N O U N : A design blog by Oliver Oike

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Graffiti Analysis 2.0

March 19th, 2010 · Comments Off

I was first introduced to Evan Roth’s work at FITC 2005. He was just finishing up his Masters at Parsons, doing incredibly beautiful work with digitization of graffiti and pulling funny pranks at US Post Offices. He was also running a personal project to become the #1 listing on Google for a unique string of keywords.

His work preceded & informed most of what is currently going on with projected interactive art, despite being focused mostly on graffiti. But mostly it’s just BAD*$$.

Graffiti Analysis is an extensive ongoing study in the motion of graffiti. Custom software designed for graffiti writers creates visualizations of the often unseen motion involved in the creation of a tag. Motion data is recorded, analyzed and archived in a free and open database, 000000book.com, where writers can share analytical representations of their hand styles.

More at Graffiti Analysis: http://graffitianalysis.com

Comments OffTags: Culture · Design · Film & Video · Interactive · Technology

IdN 15th Anniversary Book

March 16th, 2010 · Comments Off

I’ve always loved IdN. Beautifully-produced, eclectic subject matter and paired with a DVD of moving goodies, I treat myself to one or two issues per year. Turns out they have recently published a book commemorating 15 years of publishing. Lots to see here. Click on “View Fullscreen” in the area above to see all the tasty little details.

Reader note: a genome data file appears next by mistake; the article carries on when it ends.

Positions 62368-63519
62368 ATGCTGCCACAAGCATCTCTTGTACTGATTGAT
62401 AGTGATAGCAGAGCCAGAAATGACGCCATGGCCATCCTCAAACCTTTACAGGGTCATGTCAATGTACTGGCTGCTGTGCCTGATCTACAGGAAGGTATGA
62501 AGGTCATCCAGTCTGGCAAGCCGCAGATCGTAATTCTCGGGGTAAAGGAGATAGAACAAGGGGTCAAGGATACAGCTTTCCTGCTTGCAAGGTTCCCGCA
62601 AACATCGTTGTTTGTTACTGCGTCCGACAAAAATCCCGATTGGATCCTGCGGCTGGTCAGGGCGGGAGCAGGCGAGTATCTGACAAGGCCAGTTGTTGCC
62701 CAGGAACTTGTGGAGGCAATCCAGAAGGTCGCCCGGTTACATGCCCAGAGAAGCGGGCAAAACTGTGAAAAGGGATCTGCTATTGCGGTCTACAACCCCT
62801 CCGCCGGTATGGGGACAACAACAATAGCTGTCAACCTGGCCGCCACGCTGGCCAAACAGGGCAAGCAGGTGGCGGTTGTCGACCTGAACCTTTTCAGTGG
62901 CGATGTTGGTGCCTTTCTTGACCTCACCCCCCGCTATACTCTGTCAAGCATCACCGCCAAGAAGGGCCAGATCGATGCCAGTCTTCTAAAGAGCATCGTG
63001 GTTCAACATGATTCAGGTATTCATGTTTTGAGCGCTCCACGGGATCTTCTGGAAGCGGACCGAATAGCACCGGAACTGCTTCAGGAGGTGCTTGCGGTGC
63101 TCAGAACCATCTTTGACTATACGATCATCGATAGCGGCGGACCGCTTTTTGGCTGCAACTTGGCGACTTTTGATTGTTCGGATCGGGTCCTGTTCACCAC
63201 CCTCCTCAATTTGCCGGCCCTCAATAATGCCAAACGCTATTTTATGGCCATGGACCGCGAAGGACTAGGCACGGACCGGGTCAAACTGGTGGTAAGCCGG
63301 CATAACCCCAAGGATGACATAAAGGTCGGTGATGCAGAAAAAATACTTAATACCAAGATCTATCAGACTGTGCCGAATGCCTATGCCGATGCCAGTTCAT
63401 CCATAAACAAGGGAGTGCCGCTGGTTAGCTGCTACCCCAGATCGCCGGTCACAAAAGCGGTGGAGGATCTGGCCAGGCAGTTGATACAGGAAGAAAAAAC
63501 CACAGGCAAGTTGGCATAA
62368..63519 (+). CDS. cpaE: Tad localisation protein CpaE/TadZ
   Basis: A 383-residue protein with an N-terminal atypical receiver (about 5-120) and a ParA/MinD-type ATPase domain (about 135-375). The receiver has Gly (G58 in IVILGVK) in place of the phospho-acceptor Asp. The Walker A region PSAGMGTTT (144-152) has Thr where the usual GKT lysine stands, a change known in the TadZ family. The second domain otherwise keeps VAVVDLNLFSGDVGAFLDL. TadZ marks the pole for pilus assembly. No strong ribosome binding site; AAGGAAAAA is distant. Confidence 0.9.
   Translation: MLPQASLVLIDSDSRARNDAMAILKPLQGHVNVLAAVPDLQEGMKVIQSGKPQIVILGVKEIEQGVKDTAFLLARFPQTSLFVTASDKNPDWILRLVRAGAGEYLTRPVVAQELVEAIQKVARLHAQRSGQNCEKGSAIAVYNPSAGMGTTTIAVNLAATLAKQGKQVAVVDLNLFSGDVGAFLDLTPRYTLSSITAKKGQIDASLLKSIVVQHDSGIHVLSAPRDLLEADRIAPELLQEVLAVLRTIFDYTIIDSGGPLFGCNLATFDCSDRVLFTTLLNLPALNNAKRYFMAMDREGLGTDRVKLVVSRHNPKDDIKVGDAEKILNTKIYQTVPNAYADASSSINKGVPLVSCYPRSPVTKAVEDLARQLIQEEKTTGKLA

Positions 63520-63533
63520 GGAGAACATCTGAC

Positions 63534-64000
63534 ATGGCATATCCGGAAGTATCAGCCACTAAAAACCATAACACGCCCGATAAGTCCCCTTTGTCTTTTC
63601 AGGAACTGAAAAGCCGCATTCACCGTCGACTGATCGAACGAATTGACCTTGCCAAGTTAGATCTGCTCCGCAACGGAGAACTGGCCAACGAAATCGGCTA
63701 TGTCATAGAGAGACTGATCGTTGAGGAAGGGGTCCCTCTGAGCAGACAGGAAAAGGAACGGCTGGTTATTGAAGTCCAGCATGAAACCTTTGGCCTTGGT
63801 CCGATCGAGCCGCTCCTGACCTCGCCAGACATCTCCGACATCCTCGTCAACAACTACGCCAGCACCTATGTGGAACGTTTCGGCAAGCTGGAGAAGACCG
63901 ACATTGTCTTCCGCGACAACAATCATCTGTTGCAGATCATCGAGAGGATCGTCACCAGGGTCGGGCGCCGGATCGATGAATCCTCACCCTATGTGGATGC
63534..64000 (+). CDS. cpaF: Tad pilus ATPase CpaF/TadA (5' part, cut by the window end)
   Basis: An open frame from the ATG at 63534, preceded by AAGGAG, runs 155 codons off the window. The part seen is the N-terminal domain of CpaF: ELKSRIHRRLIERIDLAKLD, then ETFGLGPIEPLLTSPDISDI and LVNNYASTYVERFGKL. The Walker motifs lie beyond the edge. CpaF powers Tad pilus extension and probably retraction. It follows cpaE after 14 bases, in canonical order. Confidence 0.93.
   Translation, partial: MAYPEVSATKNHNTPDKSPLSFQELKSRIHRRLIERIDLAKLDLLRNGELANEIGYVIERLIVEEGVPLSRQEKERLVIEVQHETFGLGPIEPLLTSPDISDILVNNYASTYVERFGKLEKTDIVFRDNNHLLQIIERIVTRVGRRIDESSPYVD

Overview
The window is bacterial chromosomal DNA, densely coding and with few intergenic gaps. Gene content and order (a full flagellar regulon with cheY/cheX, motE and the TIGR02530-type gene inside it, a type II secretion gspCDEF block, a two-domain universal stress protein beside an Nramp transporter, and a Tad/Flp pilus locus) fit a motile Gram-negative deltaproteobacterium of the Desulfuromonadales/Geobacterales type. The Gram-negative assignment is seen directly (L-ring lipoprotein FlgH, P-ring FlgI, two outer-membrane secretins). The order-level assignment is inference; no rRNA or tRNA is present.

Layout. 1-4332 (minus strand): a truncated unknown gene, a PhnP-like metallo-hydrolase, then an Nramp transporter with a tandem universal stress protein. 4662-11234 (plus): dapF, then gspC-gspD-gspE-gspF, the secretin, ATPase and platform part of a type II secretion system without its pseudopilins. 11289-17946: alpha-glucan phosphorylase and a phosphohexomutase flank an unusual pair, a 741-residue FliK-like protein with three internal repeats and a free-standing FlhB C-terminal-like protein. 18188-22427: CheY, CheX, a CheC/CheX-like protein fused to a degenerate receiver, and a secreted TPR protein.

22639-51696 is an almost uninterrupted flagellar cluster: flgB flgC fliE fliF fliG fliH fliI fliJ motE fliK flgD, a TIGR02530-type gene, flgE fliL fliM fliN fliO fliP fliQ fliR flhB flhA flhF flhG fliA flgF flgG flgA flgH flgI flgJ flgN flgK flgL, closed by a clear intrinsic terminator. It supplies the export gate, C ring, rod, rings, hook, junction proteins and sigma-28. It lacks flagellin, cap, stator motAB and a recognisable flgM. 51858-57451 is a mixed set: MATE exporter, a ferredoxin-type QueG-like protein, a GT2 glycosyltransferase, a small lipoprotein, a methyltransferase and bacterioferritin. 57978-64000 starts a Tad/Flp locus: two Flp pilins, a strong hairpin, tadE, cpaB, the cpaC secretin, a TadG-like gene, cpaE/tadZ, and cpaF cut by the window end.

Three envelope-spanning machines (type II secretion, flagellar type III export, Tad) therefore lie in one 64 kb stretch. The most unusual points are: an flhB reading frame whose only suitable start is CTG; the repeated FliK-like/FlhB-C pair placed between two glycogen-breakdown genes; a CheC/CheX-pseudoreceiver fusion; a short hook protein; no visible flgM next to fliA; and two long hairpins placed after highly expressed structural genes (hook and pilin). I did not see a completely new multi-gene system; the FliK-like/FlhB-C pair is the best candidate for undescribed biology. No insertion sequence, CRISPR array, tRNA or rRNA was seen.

Comments OffTags: Books · Branding · Culture · Design · Graphic Design · Inspiration · Interactive · Magazines · Technology · Typography

Leslie & The Badgers

March 11th, 2010 · Comments Off

My co-worker Kevin (@kevinguenther) introduced me to the Black Harbor this morning, a “collective exploration of Art & Design”, where he discovered the oh-so-lovely Leslie & The Badgers, as showcased above.  A nice way to start the day!

Leslie reminds me a little of another of my female singer-songwriter heart throbs, Jenny Lewis, seen here performing on Ferguson last year:

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oo High Definition Projector

March 10th, 2010 · Comments Off

Wait a sec — he didn’t ask!  :)

Despite the obvious theft of my oft-used online name — oo — I find this to be one of the sexier pieces of equipment I’ve seen in a while. Perhaps a test unit sent this way to make up for the oversight?  :)